Trump's conflicting climate agenda
BONN, Germany — President Trump has the potential for a pragmatic climate agenda, but his contradictory and vague policies are undercutting it. That problem will be on display at a conference here today, when the administration will argue that cleaner fossil fuels and nuclear power must be part of the world's solutions to climate change.
Why it matters: Trump's team here has a point: Most studies show that without nuclear power and technology making fossil fuels much cleaner, it's nearly impossible to cut greenhouse gas emissions to levels scientists say we must at reasonable costs. But the administration's broader posturing on the issue is not conducive to any coherent strategy.
Top White House adviser George David Banks is bringing together several experts, including executives at coal and nuclear companies and a former energy adviser under President Barack Obama now at a natural-gas company, to talk to the conference about how more efficient fossil fuels and nuclear power can help fight climate change.
I spoke with Amos Hochstein, who was the State Department's top energy envoy for the last couple of years of the Obama administration. He defended his participation in the event, which is likely to face protests.
"I know that some have raised an eyebrow about Obama's energy envoy speaking at this event," said Hochstein, now a top executive at Tellurian, a company working to export liquefied natural gas from the U.S. "But, I believe any opportunity to have an honest conversation about how we can have a realistic approach to reducing emissions should be embraced."
Hochstein, and many other experts across the political spectrum, says natural gas can help transition the world away from coal because it burns 50% less carbon emissions than coal. But some environmentalists are increasingly opposed to natural gas, along with coal and oil.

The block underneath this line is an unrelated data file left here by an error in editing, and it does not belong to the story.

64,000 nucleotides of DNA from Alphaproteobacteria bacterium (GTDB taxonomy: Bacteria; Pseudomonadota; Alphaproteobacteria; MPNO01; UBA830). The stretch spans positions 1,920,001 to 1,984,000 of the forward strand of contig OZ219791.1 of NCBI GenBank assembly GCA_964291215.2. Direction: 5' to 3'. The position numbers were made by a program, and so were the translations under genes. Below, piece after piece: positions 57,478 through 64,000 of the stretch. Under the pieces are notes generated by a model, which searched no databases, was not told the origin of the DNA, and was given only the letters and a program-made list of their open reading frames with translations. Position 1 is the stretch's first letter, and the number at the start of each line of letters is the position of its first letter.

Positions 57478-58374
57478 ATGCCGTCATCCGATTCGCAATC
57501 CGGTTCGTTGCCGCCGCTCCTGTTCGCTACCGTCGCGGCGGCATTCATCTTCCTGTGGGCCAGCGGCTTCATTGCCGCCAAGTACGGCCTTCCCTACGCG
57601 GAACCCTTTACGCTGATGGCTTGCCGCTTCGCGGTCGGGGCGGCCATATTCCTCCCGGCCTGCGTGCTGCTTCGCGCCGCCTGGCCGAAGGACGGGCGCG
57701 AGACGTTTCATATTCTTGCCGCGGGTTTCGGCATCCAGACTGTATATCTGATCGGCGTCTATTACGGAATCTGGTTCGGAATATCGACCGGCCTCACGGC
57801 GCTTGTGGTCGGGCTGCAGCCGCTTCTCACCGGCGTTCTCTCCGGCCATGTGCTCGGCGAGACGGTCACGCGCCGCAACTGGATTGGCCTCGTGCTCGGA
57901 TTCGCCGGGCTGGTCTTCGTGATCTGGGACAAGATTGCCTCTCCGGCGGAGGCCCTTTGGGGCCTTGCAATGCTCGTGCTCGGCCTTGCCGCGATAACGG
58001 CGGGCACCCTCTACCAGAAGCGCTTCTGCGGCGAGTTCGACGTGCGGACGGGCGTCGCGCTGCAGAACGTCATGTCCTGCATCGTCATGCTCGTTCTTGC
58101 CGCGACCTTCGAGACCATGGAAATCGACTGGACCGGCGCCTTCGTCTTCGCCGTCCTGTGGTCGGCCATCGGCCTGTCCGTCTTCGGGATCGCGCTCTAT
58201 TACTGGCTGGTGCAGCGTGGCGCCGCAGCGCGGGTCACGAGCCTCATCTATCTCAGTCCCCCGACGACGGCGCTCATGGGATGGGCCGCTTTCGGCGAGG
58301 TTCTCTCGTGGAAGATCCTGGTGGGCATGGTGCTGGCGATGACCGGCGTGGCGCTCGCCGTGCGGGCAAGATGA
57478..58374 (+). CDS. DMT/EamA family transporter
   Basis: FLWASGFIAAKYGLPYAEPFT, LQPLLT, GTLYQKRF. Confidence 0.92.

"Despite what the fossil fuel industry will tell you, the science is unambiguous: Coal and gas are not solutions to the climate crisis, they are the cause of it," said John Coequyt, global climate policy director for the Sierra Club, one of the most influential and largest environmental groups.
That group and others are also opposed to nuclear power, largely because of safety worries. But, the resource is gaining more support among Democrats who back it for its carbon-free profile. That makes it a rare energy source that both the Trump administration and some Democrats can support.
"Anything that is a low-carbon solution has to be pursued, and anything that can get bipartisan support ought to be pursued," said Sen. Brian Schatz, Democrat from Hawaii, in an interview at the conference. "That's not to say nuclear power is necessarily a solution in most instances, but there may be instances where it's the best solution."
Trump's team is hosting the event in Bonn against a conflicting backdrop.
For starters, most senior Trump officials don't even publicly acknowledge that climate change is real and a problem. The administration is sending mixed signals, at best, by advocating technologies to address a problem it's not willing to publicly admit is real. Monday's event is an outlier for an administration that's otherwise keeping a very low profile at the conference.
"If it were part of a broad program, and this was one of the eight panels or one of a dozen lines of effort, it might be understandable," Schatz said. "But it's one of the only things they're doing and that makes it unhelpful."
On a more granular level, the administration equivocates on how it defines clean and efficient fossil fuels. The difference matters a lot.
Trump himself has used the term "clean coal." But it appears he's simply calling coal clean, and not referring to equipment that captures emissions at power plants, which is commonly called "clean coal" technology and can capture up to 90% of carbon emissions from a plant. Trump hasn't mentioned the technology itself, which is technically feasible, but currently too expensive to be commercially viable in most instances.
Another group of commercialized technologies making coal plants more efficient, called "high efficiency, low emission," offers gains of up to 30% less carbon emissions compared to older plants, according to the World Coal Association.
A Trump administration official says these technologies can help make the capture kind economically viable, and also that developing countries should use them now for coal plants they would build regardless. Some are worried this shift will be in lieu of supporting the capture technology, which has far greater potential to cut carbon emissions.
"If they're not going to put some real muscle and policy behind making sure the carbon capture portion happens on the back end, then what are we doing?" Just building more, slightly cleaner coal plants," said Ryan Fitzpatrick, deputy director of the clean energy program at Third Way, a centrist think tank.
And so far the administration mostly isn't. Energy secretary Rick Perry recently awarded $36 million to the capture technology, but more broadly the Energy Department is proposing to slash the budgets of the offices that promote fossil-fuel technologies and nuclear power. While Congress is unlikely to pass the cuts as proposed, they nonetheless send loud signals about the president's priorities.